The presidential election is the first since Vicente Fox's stunning victory in 2000 ended 71 years of rule by the Institutional Revolutionary Party, or PRI. It will determine whether Mexico becomes the latest Latin American country to move to the left.
Polls predict a close race between conservative Felipe Calderon of Fox's party and leftist Andres Manuel Lopez Obrador, a former Mexico City mayor. The PRI's Roberto Madrazo was running a distant third, ahead of two minor candidates.
Also being elected were five governors and both houses of Congress.
Accompanied by his two children, Lopez Obrador showed up shortly before the polls opened at 8 a.m. local time to cast his vote inside a house in his middle class Mexico City neighborhood. Surrounded by throngs of journalists, Lopez Obrador did not comment publicly.
Waiting in the line was Armando Juarez, 46, a high school teacher, who said he would vote for Lopez Obrador, who has promised to govern for the poor first.
"I believe he represents hope, especially for people with low salaries who are looking for a more egalitarian country," Juarez said.
Officials hoped to announce a winner within hours of the 8 p.m. (0100 GMT) closing of the last poll, based on a quick count. But they cautioned they would wait if the race was too close.
The election capped months of mudslinging and angry rhetoric that laid bare a broad divide between Mexico's rich and poor. Lopez Obrador accused Calderon of catering to the rich, while Calderon warned that Lopez Obrador would put at risk the low-interest loans and other gains that helped swell the middle class during Fox's tenure.
Calderon compared Lopez Obrador to Venezuela's radical President Hugo Chavez, but Lopez Obrador named a conservative economic team that reassured investors, even as he spent his campaign reaching out to the 50 million Mexicans who scrape by on a few dollars a day.
As he launched his campaign in a dusty mountain town with the lowest standard of living in Mexico, Lopez Obrador promised: "I'm going to listen to everyone. I'm going to respect everyone. But the poor and forgotten of Mexico will get preferential treatment."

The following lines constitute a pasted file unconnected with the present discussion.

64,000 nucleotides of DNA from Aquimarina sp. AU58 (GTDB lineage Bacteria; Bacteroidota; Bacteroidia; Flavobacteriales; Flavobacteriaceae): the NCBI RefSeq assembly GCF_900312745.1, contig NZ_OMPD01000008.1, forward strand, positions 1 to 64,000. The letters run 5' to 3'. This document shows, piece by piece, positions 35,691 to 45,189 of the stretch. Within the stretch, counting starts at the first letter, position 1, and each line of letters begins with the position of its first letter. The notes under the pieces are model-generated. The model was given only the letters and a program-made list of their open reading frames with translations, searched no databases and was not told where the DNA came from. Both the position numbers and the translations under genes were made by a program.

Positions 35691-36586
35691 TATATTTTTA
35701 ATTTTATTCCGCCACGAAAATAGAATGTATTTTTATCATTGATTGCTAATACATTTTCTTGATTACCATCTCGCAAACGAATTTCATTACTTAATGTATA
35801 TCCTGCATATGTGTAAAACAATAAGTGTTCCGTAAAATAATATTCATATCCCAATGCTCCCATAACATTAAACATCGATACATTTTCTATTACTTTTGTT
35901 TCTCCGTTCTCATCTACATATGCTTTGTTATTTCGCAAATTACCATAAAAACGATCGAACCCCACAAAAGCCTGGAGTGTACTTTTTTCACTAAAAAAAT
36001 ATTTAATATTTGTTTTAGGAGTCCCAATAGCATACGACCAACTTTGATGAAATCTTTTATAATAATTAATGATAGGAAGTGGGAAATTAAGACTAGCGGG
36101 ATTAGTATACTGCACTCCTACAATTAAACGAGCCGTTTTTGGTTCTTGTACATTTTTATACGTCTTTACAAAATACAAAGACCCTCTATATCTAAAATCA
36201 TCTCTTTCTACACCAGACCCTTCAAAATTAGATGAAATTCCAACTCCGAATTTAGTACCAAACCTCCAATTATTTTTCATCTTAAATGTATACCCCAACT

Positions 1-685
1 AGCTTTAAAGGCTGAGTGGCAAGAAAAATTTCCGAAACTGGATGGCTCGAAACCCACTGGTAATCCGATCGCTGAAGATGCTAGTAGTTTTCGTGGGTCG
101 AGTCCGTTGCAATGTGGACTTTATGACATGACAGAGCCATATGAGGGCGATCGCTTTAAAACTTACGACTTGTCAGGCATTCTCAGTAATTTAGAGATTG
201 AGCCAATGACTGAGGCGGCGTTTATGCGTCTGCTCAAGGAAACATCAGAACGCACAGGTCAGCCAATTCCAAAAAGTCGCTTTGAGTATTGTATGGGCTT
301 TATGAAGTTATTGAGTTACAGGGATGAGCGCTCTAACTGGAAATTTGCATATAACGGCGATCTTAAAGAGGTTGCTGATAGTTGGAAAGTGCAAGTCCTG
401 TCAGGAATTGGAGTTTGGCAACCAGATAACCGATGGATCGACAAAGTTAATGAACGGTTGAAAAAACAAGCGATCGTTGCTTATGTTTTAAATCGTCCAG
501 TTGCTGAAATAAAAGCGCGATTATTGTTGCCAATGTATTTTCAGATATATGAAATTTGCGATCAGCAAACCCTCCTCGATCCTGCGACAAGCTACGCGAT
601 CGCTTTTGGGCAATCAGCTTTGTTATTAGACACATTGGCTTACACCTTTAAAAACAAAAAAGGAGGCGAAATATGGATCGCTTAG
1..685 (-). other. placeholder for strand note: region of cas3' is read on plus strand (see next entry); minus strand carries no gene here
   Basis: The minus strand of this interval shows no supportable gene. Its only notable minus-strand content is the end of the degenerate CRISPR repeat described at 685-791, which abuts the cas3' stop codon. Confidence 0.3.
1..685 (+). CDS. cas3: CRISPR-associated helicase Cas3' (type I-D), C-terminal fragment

Calderon promised to be the "jobs president" and distanced himself from Fox even as he pledged to stay the course of economic stability.
Madrazo painted himself as the alternate to the "radical left and intolerant right." But many questioned how long his party, which suffered infighting and defections during the campaign, would survive past the election.
Mexican law limits presidents to one term, and Fox plans to retire to his ranch in December after his replacement is sworn in. He was casting his vote at a school near the presidential residence.
All three candidates promised to strengthen relations with the United States while opposing increased border security measures unpopular in Mexico, including building more border walls and the deployment of National Guard troops.
The estimated 10 million Mexicans living in the United States were allowed to vote from abroad for the first time, but the 41,000 ballots they requested weren't likely to make much of a difference. The effort, thrown together late last year to beat electoral deadlines, wasn't well publicized in the United States.
Thousands of those who missed out were heading south Sunday to cast votes at ballot centers set up along the border.
Here are the positions of the three main candidates in Mexico's presidential election on issues of importance to the United States:
TRADE AND ECONOMY